The Beatles: Get Back documentary teased by Peter Jackson
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Peter Jackson, who is most known for directing the Hollywood blockbuster Lord Of The Rings, had reportedly gone through 60 hours of personal footage from the 1970 film Let It Be to piece together the documentary, which is centred around the making of The Beatles’ twelfth and final studio album of the same name.
The series ended up totalling a whopping 468 minutes in running time, with each episode lasting between two to three hours, which some fans deemed as “pointless” as they ranted about the drawn-out series on social media.
I’d like to say that I didn’t really leave out anything that I thought was important
During a chat with NME, however, the 60-year-old stood by his decision in keeping the lengthy episodes, stressing that by cutting the material down to a shorter duration, the project would have ultimately not been able to capture all of the crucial bits to highlight the final years of The Beatles.
The iconic band, consisting of Sir Paul McCartney, Ringo Starr, George Harrison and John Lennon, were said to have been extremely unhappy during the recording process of the record, with John once describing the sessions as “hell”.
Peter, who considers himself a longtime Beatles fan, felt it was essential to do the project justice, having spent two years cutting down the footage and only keeping in what he considered necessary to tell the narrative.
“I’d like to say that I didn’t really leave out anything that I thought was important,” he explained, “which is why the duration has crept up to what it is today.
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“I felt acutely – and this is the Beatles fan part of me kicking in – anything I don’t include in this movie might go back in the vault for another 50 years.
“I was seeing and hearing these amazing moments. I thought: ‘God, people have got to see this. This is great. They have to see this.'”
He shared an example of how the song Dig It — featured on The Beatles’ Let It Be album — only runs for 50 seconds. Yet, the full-length version Peter uncovered during his research for the doc was close to 13 minutes long, which Peter ended up trimming down to four minutes.
Several of The Beatles’ “bootleg” songs were considerably long — but if Peter believed they served a purpose in the documentary, the New Zealand native was not going to extract that information from his efforts in producing an authentic series about the four-piece group.
But it seemed not all of The Beatles’ fans were happy to watch the sit through eight hours of the documentary, having complained that Get Back could have been shortened by “at least four hours”.
One fan, @ClementsAustinJ, gave his take on the documentary, tweeting: “I love The Beatles. They are my favorite band. This does not mean I need to sit thru eight hours of them tuning their guitars and plunking out underdeveloped takes of classic songs. I like chocolate but I don’t need to stare and watch a cacao tree grow.” (sic)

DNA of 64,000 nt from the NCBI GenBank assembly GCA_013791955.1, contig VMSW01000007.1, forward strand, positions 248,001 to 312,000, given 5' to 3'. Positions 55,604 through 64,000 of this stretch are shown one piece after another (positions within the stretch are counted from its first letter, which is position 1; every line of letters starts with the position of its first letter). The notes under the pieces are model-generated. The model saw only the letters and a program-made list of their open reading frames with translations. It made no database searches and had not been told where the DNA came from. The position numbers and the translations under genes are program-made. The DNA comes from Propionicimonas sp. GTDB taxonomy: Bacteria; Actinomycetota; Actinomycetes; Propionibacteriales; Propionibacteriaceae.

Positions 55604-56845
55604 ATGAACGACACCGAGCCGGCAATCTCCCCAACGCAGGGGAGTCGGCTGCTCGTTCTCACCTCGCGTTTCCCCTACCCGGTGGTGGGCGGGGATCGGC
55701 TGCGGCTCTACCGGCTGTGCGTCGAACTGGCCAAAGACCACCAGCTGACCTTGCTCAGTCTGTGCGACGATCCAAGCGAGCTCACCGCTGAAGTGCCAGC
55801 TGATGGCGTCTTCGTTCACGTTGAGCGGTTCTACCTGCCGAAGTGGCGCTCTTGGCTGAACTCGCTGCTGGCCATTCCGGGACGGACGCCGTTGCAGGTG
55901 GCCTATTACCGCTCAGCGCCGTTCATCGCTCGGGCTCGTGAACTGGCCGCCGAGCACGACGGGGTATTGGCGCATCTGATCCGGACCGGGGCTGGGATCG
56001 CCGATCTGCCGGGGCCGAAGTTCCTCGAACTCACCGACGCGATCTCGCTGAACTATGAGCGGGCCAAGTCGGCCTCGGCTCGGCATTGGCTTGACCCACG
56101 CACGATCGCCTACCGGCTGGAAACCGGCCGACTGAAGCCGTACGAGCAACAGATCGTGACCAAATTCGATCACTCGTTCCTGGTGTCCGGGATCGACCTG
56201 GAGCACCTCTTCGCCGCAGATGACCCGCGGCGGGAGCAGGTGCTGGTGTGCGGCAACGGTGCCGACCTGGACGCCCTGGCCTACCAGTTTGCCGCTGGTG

Another fan, @BuffaLobits, was clearly angered by the time they’d spent sitting through the programme, writing: “I love #TheBeatles but the #GetBack” doc was long and boring. It was presented as if we were watching a painter paint a masterpiece…
“But in reality it was like watching the painter buying the paint before actually painting. The Beatles Anthology, it was not. I want my 8hrs back.”
@torjelo293 deemed the series to have been “unnecessarily long” despite being a “huge fan”.
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Elsewhere, some viewers had a different take on the series, saying that they could have easily sat through “another eight hours” watching The Beatles formulating their final studio offering.
@Leosusana heaped praise by continuing the discussion, saying: “Finished watching The Beatles Get Back. Could watch 10 more hours of this. Watching and hearing seeds of tunes before they were what they became ( Something, Octopus Garden, Mean Mr. Mustard, to name just 3) and the evolution of the ones that wound up on Let it Be is awesome.”
@Petenoble1973 echoed similar words when they added: “25 minutes into the first episode of ‘The Beatles: Get Back’ I thought, I’ll never sit through eight hours of this. Seven and a half hours later I wish there was another eight hours of it.”
Back in July, Peter sat down for a candid interview with British GQ to discuss the “complicated” editing process he endured in the process of piecing together the documentary, which he said had taken him a whopping two years to complete.
In contrast, it had only taken him mere months to edit the Lord of the Rings, which strongly indicated that retelling the events of The Beatles’ final years ended up being quite a complex job to tackle.
“We’ve been editing this series for about two years now and it’s the longest editing I’ve ever done in my career,” Peter expressed.
“I mean, you normally edit a movie, like a Lord Of The Rings type, in about three or four months, but this has been two years. It’s a very complicated thing to cut.”
The Beatles: Get Back is now streaming on Disney+.
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